But that makes Nervous Nellies or Bobby Blowhards perfect in some secondary roles. For instance, as the sidekick whose insecurity hides her brilliant mind, or big heart. This gives your protagonist an opportunity to exhibit sterling characteristics like empathy and loyalty. And sets up a satisfying surprise when the inhibited sidekick has to rise to the occasion and find her courage just when the protagonist needs her.


5/5/5 challenge scorecard for the week:

Since we’ve done our 5/5/5 course correction in the name of sanity and mutual support, I’m now aiming to complete my first draft by April 5th. But I don’t want to float off completely into the ether of unaccountability, so I’m re-starting my blog post scorecards.

New pages written:  Since when? Oh, yeah – well let me just take a look, um. Right, uhhh … let’s see. What was the question again? Hold on – is that the phone? Sorry, I have to take this. I’ll, um, get back to you on that.

Word count:  Still 9,320

Rewrites:  None

Blog posts written:  2 this week (and this one’s early … a first!)

Research done:  A little tiny bit

Other accomplishments:  Figured out my ending, my villain and a main character’s motivation to take the action that sets the whole plot rolling. Hallelujah!

Best new thing:  My sciatica went away.

Holiday progress:  Christmas letter done. Decorations out from under the stairwell. Cards in progress. Gifts to be mailed away bought and being wrapped in … 5 … 4 … 3 … 2 … 1 minute. Bye now until next week!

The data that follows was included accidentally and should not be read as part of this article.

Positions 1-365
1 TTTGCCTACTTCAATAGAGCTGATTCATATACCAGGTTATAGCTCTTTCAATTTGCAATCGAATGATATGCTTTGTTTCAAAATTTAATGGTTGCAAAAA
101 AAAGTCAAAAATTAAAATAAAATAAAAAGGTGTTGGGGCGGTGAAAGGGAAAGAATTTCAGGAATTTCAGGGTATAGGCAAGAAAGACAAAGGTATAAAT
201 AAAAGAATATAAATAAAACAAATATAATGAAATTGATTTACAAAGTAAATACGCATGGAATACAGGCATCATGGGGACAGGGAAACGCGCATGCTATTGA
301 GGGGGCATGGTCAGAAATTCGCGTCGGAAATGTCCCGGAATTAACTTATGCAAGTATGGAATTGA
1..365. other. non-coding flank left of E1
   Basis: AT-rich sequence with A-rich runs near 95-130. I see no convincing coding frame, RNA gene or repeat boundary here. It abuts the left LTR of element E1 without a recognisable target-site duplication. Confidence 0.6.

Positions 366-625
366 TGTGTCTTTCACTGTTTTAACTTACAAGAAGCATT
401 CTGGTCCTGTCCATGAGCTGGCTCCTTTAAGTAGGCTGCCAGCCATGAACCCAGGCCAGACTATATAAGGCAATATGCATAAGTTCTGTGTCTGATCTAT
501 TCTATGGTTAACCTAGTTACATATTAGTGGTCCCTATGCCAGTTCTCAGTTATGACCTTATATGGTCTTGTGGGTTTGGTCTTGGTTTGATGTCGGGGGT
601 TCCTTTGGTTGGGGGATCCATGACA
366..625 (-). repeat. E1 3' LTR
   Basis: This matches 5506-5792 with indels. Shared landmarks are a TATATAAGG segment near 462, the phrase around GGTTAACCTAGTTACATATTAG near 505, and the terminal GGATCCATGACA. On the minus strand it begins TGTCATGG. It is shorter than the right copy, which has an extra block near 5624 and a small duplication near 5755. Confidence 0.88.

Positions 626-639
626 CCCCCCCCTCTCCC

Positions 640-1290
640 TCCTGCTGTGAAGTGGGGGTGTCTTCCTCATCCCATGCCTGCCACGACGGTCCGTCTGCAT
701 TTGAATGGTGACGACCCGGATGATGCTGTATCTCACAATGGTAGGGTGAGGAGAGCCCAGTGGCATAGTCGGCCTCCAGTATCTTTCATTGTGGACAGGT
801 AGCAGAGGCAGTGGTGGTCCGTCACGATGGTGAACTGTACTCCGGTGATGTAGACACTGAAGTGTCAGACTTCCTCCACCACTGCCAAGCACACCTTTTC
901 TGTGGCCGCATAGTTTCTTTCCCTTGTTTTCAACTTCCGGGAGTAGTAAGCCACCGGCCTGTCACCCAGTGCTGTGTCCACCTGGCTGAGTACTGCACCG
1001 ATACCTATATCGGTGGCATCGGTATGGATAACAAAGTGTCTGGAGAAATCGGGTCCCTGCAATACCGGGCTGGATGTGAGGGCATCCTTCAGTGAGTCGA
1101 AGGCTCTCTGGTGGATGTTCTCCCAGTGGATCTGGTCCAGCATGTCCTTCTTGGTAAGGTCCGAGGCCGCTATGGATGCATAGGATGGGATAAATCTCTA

The art of course correcting

compass

Silk’s Post #146 — The course to your writing goal is rarely a straight line (a reality writing shares with most other life goals). When you start writing a novel – especially if you’ve done all the work of outlining, or at least envisioning the story arc from start to finish, you think you know where you’re going.

But when you encounter an unexpected impasse, what do you do? Press on ahead, no matter what? Or reassess and correct course?

In other words, can you – and should you – be flexible enough to deviate from your carefully-planned roadmap? Without feeling like you’ve given up, or failed? Or should you go backwards and try to “fix” whatever narrative deficits have brought you to this troubling nexus?

For some writers, the answer is “forward-ho!” Forge on to the predetermined end, and fix whatever problems are causing a sense of discomfort or dislocation in the second draft. Nothing wrong with that strategy, especially if it keeps you on-track with your writing discipline. Mind you, you may be spending a lot more time with your second draft working out stubborn plot or character problems than you had imagined. But it’s a way forward.

And forward is where we must go.

Other writers may pull up the reins, look around at their storyworld surroundings, and realize they’re just plain lost. How did I get here? Everything’s wrong! Feeling trapped in the bog of the mushy middle is no fun, and I wonder how many books simply die right there … slowly sinking into the quicksand of confusion and lost momentum.

To be brutally honest, some unfinished and unworkable stories do need to be given a decent burial rather than continue to suck energy out of their authors, to no good end. But many others are salvageable – maybe even brilliant, eventually – if the writer is willing to let go of the original prescribed plan and let the story bloom in its own natural time and manner.